Ten years is a long time in treasury. What have been the major breakthroughs in the last decade? Try and think back to 2002. Companies were still recovering from the dot-com bubble; euro notes and coins had just been introduced; and acronyms such as CDS and CDO had yet to enter the lexicon of every treasury team, let alone the man on the street.
How time flies. “Treasurers these days use information almost on a daily real-time basis, looking at things such as CDS spreads, bank yields and sovereign yields. Everything now moves very quickly,” says Mark Wyllie, Vice President Corporate Finance at Central European Media Enterprises.
Treasury technology has played an instrumental role in ramping up the speed. Payment and cash management systems, in particular, have undergone significant advances. “We no longer have to worry about modem connections each morning,” says Chris Corner, Treasurer at BBC Worldwide. “Having immediate online access to our real-time bank account information is very welcome.”
Since the financial crisis, company boards have taken an active interest in the cash flow and liquidity of the business. As a result they often come knocking on the door of the treasury department.
“I think especially within last three years our priorities have been changed and now we see more risk oriented treasurers around,” says Mustafa Kilic, Regional Treasury and Group Insurance Manager at Indesit. “Technology has been one of the most important players in the treasury world, but risk concerns are now more dominant in defining the agenda. Companies are certainly paying more attention to their treasury department and investing more than before.”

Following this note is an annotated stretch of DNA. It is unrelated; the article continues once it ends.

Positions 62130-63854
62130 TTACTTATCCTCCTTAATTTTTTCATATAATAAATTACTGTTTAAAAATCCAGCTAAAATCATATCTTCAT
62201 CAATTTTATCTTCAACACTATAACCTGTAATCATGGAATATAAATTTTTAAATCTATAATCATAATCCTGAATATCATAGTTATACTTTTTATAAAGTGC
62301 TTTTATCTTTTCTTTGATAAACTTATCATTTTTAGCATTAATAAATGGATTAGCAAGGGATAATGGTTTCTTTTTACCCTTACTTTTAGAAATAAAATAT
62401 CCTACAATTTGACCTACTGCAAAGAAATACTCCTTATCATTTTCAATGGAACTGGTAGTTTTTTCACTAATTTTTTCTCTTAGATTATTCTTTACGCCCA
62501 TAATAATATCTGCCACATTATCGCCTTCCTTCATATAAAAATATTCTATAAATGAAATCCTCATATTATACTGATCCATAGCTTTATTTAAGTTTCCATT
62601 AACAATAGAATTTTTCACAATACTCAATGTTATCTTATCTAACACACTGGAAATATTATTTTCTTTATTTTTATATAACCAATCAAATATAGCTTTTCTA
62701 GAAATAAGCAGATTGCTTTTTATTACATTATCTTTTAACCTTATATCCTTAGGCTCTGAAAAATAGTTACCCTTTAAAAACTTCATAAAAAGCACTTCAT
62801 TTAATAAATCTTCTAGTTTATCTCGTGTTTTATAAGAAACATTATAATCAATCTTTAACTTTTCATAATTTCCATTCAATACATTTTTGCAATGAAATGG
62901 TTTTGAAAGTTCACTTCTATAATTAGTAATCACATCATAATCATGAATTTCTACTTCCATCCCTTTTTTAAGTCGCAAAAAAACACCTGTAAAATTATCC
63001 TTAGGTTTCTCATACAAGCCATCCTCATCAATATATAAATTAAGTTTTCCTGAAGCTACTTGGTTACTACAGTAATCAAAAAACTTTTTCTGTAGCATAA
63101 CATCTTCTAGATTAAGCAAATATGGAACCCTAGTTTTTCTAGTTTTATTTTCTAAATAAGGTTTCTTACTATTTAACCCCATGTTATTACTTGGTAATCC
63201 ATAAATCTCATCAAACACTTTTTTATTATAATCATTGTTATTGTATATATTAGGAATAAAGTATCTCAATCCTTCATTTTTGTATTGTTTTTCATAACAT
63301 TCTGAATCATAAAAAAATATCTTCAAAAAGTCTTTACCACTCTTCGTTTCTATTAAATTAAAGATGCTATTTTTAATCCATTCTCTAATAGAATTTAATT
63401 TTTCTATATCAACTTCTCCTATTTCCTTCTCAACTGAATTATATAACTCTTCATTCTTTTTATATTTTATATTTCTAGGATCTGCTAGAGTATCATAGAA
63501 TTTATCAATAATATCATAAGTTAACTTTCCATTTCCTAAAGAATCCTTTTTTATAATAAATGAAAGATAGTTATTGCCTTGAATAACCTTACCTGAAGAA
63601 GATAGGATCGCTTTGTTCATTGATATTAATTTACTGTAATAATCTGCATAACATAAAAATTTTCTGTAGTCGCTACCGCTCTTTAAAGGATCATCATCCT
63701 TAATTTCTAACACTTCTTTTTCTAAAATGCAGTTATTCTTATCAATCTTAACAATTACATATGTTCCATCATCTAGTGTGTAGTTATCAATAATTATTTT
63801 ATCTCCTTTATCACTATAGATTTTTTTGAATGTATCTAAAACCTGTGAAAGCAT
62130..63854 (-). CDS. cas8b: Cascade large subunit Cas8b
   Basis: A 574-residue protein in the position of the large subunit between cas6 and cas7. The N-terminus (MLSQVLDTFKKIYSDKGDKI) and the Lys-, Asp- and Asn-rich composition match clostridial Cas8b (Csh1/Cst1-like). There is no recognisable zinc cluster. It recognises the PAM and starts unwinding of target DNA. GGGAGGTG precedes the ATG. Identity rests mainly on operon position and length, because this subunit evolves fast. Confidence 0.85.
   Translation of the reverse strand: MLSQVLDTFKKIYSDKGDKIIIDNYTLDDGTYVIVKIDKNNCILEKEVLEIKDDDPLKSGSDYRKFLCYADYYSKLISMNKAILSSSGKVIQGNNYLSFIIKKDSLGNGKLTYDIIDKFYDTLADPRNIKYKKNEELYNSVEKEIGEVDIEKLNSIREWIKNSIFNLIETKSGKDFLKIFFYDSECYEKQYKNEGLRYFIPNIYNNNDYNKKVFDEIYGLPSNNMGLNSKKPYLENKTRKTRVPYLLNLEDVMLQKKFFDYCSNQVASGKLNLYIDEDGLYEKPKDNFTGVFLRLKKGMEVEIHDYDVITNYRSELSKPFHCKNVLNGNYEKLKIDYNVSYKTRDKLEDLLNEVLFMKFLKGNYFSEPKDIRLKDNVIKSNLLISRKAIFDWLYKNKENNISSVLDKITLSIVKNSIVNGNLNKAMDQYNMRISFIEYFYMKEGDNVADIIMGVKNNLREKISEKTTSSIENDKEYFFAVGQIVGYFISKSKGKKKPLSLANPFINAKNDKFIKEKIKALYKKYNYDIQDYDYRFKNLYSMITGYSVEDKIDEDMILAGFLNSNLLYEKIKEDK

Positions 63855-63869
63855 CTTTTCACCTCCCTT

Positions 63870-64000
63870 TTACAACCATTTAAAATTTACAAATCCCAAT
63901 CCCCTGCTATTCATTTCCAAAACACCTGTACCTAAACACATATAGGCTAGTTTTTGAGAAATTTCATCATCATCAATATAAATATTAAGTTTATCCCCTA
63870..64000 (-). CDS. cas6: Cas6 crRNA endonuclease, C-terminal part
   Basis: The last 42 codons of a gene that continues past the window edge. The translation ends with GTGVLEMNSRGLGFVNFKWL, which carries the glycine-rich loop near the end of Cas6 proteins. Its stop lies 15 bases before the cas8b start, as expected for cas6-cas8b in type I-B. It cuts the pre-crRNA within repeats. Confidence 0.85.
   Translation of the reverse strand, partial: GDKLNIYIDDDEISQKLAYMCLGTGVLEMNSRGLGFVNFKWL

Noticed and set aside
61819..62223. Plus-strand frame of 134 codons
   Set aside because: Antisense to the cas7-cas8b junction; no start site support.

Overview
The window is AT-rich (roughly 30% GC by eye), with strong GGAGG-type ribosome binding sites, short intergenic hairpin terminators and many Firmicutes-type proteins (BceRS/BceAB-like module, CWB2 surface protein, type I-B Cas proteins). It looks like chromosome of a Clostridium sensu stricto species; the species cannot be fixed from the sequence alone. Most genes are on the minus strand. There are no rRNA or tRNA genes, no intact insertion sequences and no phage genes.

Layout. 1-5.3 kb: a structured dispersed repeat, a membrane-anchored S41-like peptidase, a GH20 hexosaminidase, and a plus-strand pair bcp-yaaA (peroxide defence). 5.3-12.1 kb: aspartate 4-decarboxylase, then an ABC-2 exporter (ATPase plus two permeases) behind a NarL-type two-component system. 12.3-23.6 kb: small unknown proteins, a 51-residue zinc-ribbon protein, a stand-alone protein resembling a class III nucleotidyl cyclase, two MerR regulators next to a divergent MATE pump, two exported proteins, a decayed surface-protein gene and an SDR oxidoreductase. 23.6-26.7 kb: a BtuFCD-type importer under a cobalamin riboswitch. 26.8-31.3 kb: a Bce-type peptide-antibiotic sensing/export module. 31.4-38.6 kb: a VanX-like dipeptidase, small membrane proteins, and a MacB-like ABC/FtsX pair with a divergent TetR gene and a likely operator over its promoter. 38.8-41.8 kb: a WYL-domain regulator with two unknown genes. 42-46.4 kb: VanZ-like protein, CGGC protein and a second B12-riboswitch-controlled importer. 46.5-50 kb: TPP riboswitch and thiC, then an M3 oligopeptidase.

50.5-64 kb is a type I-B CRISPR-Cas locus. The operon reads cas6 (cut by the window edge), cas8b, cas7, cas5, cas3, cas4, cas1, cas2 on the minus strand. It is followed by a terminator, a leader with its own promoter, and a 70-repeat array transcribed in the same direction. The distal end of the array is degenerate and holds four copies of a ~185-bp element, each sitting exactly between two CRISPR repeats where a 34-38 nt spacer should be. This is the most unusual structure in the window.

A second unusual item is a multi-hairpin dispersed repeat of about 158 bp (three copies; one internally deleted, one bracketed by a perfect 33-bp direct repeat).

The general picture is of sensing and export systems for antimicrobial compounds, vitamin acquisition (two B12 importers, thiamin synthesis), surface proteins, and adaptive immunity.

Recently, treasurers have also been forced to become more inventive when it comes to securing funding and liquidity for the business. “One major aspect that has changed since 2002 is the ability to access investors directly,” says Wyllie.
“With technology, communications are coming more to the fore, corporates now have the ability to build up databases of all their investors so that they can do private placements directly and connect to debt investors.”
“We may see over the next five to ten years disintermediation from the banks. It is becoming more plausible and feasible,” Wyllie adds. “Once corporates have their basic prospectus together, and their basic legal due diligence, they can start to issue debt and equity. Corporates are starting to realise that they don’t need banks to get that together for them.”
So it seems that treasurers have become more assertive and independent. But there have been some disappointments along the way. For instance since 2002 eBAM has – by and large – failed to live up to its promise. Treasurers have also been frustrated by the slow progress of SEPA. But these setbacks are not stopping treasury from becoming ever more in the limelight.
According to Corner, the main breakthrough for treasury has been its increased profile in the corporate world. “Treasury has definitely become more popular,” says Corner. “Whether it is the number of students at ACT exams, the number of attendees at corporate treasury events, or the amount of applicants for position. I am recruiting at BBC Worldwide – all these have increased.”
This increased popularity is just part and parcel of the treasury function taking on a more visible role in the business, Corner argues. A decade ago many people moved into treasury positions from an accounting role in the same company. This is no longer the case. Graduates, amongst others,appreciate the role of treasury with many making it their conscious career choice after leaving the college gates.
So yes, a lot can happen in a decade. Treasurers can now avail of faster technology; risk management has taken on a heightened importance; and the treasurer is more visible and active than ever before. But, in some respects, treasury remains the same old job – and rightly so.
Recalling his days as a young(er) treasurer, Wyllie notes: “I used to work with a mentor who always had a fantastic phrase, ‘Treasury isn’t about return on capital, it is about return of capital’. That still holds very true today, no matter how much technology is in place.”